The Big Apple will move — and downsize — its first migrant tent city from the Bronx to Randall’s Island because of flooding concerns, according to City Hall.
The city has abandoned the already under construction site on Orchard Beach that would have housed 1,000 migrants and will instead erect tents to accompany half that number on Randall’s Island, Mayor Adams said in a statement Monday evening.
The move was prompted by flooding at the Bronx location after weekend rainstorms. The cost of flood mitigation efforts would be more expensive than the cost of relocation, a City Hall spokesman told The Post.
“New York City Emergency Management determined that … moving the Orchard Beach Humanitarian Response Center to Randall’s Island is the most effective and efficient way forward, and work is underway to make this move,” Adams said in a statement. “This new location is less prone to flooding, is closer to public transport and will provide temporary respite for 500 asylum seekers.”
The initial capacity of 500 adults can be increased, the mayor’s office said.
The Randall’s Island location is expected to open in about the same time frame as was planned for the original Orchard Beach location, the mayor added.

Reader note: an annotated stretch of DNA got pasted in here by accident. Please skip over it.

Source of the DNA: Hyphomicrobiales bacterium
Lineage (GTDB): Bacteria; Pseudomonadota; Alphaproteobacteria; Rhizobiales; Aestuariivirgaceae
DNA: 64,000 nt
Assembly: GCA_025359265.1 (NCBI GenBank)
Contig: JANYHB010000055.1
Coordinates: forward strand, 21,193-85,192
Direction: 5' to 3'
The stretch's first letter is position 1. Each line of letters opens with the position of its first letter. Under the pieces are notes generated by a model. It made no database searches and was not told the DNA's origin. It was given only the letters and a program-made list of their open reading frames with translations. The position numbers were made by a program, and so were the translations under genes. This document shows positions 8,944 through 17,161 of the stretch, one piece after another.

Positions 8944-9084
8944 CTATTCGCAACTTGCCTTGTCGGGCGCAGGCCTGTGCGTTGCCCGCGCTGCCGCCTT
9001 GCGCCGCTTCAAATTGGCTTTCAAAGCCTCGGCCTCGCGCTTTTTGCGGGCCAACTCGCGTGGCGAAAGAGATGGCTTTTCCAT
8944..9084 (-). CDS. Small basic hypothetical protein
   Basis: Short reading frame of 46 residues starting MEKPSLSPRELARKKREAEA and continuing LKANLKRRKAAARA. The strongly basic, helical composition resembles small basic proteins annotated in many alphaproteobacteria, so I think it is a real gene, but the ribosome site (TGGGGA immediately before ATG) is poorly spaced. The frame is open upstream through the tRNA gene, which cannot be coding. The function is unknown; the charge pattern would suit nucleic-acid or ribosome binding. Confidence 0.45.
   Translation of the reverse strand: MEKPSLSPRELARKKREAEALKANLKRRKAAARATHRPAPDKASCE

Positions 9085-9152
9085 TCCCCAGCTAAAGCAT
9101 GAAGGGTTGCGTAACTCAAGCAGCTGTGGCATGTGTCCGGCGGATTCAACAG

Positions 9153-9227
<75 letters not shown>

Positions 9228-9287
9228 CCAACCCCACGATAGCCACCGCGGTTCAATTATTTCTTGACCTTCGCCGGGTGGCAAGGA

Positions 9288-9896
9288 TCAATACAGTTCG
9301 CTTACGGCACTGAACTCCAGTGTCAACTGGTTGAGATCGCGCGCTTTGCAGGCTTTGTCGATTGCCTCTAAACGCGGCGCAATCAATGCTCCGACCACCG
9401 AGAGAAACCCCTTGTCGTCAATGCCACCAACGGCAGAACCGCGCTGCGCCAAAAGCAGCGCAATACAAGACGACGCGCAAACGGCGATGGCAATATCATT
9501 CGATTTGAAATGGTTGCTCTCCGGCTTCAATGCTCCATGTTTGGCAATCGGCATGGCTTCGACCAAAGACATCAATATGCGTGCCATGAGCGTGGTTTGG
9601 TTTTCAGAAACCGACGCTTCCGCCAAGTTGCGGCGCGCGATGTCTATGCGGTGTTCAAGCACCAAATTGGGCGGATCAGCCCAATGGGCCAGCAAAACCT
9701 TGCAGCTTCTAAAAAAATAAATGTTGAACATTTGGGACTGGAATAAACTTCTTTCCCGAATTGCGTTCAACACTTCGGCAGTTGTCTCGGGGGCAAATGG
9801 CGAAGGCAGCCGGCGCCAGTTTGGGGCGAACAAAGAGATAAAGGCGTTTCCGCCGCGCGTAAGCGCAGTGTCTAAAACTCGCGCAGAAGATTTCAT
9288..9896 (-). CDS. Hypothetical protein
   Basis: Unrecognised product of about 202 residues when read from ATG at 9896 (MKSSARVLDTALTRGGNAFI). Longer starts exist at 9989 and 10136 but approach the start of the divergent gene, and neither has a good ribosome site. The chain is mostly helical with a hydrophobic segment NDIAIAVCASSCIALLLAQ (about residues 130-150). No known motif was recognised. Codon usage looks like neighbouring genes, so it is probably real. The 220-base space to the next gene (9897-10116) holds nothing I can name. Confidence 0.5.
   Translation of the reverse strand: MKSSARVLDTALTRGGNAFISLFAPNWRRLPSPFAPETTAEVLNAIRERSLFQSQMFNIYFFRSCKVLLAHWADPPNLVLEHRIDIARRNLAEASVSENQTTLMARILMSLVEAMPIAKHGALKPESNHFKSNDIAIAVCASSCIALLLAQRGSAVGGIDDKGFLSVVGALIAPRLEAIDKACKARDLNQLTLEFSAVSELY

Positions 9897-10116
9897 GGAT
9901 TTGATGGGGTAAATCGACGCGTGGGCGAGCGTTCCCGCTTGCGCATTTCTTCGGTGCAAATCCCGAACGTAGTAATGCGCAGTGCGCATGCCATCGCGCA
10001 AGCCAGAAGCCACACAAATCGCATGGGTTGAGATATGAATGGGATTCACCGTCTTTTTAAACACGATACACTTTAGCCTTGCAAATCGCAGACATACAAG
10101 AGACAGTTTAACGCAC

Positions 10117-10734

“We expect this site to open in roughly the same time frame as the originally planned site, and we continue to build out our capabilities and explore additional sites as we deal with this man-made humanitarian crisis,” Adams said.
The city is building the tents to temporarily house asylum seekers as they undergo screening before being placed in the city’s shelter system.
Bronxites told The Post last week they were concerned about the tent city originally planned for Orchard Beach and the influx of migrants. They feared it would strain resources in the low-income area and increase local crime.
Some also thought it would take away from the one waterfront park in the Bronx.
Randall’s Island, meanwhile, is home to the men’s shelter. The 520-acre island in the East River is mostly parkland and also houses a stadium, the FDNY Academy and other public resources.